Origin of wounded
verb (used with object)
verb (used without object)
Origin of wound1
Synonyms for wound
Examples from the Web for wounded
Contemporary Examples of wounded
The father of the wounded Officer Andrew Dossi sums it up perfectly.Shot Down During the NYPD Slowdown
January 7, 2015
Father José Julián was shot and wounded driving in a car through the sierra of Ajuchitán.Mexico’s Priests Are Marked for Murder
January 7, 2015
Gunfire was exchanged and Sam, who was unarmed, was wounded.His First Day Out Of Jail After 40 Years: Adjusting To Life Outside
January 3, 2015
He had shot and wounded his ex-girlfriend early that morning in Baltimore and headed for his native Brooklyn.Two Cops ‘Assassinated’ in Brooklyn
December 21, 2014
The same could not be said for the 100,000 Wehrmacht troops killed, wounded, or captured.Hitler’s Hail Mary
James A. Warren
December 20, 2014
Historical Examples of wounded
Ash-Can Sam was wounded—not so much in body as in pugilistic pride.A Night Out
One of our chaps, taking in a load of wounded, was chased and pelted the other day.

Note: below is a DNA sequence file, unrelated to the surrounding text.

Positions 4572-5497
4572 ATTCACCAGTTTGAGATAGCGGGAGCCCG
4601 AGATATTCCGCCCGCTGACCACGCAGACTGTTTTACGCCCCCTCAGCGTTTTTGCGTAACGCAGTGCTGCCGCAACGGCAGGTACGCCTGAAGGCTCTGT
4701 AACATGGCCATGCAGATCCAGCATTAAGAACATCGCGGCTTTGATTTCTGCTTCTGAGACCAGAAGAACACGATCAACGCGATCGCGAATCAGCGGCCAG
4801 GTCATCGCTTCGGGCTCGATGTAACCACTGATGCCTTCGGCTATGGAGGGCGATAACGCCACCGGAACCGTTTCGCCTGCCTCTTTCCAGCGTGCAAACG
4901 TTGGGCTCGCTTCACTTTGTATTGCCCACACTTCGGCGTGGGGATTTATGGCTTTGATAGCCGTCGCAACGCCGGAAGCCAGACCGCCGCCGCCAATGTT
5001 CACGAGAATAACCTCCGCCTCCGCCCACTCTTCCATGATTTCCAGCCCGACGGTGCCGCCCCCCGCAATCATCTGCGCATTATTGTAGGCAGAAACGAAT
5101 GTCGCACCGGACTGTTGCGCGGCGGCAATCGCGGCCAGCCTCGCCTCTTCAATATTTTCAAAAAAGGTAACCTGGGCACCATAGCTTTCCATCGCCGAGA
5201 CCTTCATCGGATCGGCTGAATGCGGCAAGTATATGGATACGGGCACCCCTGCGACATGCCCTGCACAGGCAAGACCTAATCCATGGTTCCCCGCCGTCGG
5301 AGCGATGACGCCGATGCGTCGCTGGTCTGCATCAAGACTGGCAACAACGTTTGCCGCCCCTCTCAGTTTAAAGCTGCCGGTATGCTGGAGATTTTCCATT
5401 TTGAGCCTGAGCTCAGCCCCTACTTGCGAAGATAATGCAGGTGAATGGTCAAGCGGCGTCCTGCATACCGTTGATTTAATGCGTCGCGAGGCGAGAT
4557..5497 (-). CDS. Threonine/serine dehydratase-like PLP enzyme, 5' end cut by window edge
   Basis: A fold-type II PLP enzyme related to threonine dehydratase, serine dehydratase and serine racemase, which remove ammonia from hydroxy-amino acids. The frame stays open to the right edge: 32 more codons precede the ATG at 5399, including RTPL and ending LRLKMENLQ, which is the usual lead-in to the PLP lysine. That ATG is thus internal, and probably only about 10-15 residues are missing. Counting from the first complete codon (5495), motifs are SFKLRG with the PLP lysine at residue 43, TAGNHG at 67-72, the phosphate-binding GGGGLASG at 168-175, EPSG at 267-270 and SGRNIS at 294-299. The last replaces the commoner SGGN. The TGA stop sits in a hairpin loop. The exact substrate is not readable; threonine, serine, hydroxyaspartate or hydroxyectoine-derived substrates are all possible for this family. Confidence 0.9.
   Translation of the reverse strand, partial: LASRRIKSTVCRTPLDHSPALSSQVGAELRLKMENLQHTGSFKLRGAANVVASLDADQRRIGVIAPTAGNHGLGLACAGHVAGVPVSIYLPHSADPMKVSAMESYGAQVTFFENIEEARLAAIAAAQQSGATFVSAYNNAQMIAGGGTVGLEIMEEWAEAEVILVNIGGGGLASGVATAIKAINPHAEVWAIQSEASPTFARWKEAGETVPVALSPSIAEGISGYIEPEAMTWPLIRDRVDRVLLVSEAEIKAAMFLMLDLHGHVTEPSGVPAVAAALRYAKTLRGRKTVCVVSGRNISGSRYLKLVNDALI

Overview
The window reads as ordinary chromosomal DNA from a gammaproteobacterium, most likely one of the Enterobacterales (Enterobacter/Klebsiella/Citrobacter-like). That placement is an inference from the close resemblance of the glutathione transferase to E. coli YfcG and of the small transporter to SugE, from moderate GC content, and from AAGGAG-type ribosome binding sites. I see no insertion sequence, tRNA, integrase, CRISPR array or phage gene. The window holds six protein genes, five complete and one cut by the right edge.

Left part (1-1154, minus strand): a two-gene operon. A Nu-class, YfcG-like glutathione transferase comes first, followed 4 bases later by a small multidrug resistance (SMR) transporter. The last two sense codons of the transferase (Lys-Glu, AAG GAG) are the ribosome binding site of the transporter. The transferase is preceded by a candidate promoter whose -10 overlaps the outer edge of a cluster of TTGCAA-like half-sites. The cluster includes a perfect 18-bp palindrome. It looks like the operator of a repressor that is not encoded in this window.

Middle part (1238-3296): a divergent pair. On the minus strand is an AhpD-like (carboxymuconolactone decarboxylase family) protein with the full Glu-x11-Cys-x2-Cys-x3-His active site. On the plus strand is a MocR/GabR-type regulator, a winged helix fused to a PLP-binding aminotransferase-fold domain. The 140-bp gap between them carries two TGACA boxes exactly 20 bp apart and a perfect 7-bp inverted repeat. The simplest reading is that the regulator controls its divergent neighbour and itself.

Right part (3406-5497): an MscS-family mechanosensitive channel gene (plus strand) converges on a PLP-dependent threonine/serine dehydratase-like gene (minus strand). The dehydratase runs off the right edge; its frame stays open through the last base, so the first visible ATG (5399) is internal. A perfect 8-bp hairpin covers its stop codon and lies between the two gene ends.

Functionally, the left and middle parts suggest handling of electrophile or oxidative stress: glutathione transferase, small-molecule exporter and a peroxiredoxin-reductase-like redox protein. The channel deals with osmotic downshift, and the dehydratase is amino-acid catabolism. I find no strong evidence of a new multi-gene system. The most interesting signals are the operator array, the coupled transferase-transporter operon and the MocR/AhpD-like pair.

I am haunted by the thought that my car may break down when I have a load of wounded.
The minute they know you're without your whip they go for you like tigers at a wounded trainer.Way of the Lawless
She might be wounded, but she was made of the material of which he had hoped.Ester Ried Yet Speaking
- suffering from wounds; injured, esp in a battle or fight
- (as collective noun; preceded by the)the wounded
Word Origin for wound
Old English wund "hurt, injury," from Proto-Germanic *wundaz (cf. Old Saxon wunda, Old Norse und, Old Frisian wunde, Old High German wunta, German wunde "wound"), perhaps from PIE root *wen- "to beat, wound."
Old English wundian, from the source of wound (n.). Cognate with Old Frisian wundia, Middle Dutch and Dutch wonden, Old High German wunton, German verwunden, Gothic gawundon. Figurative use from c.1200. Related: Wounded; wounding.
see lick one's wounds; rub in (salt into a wound).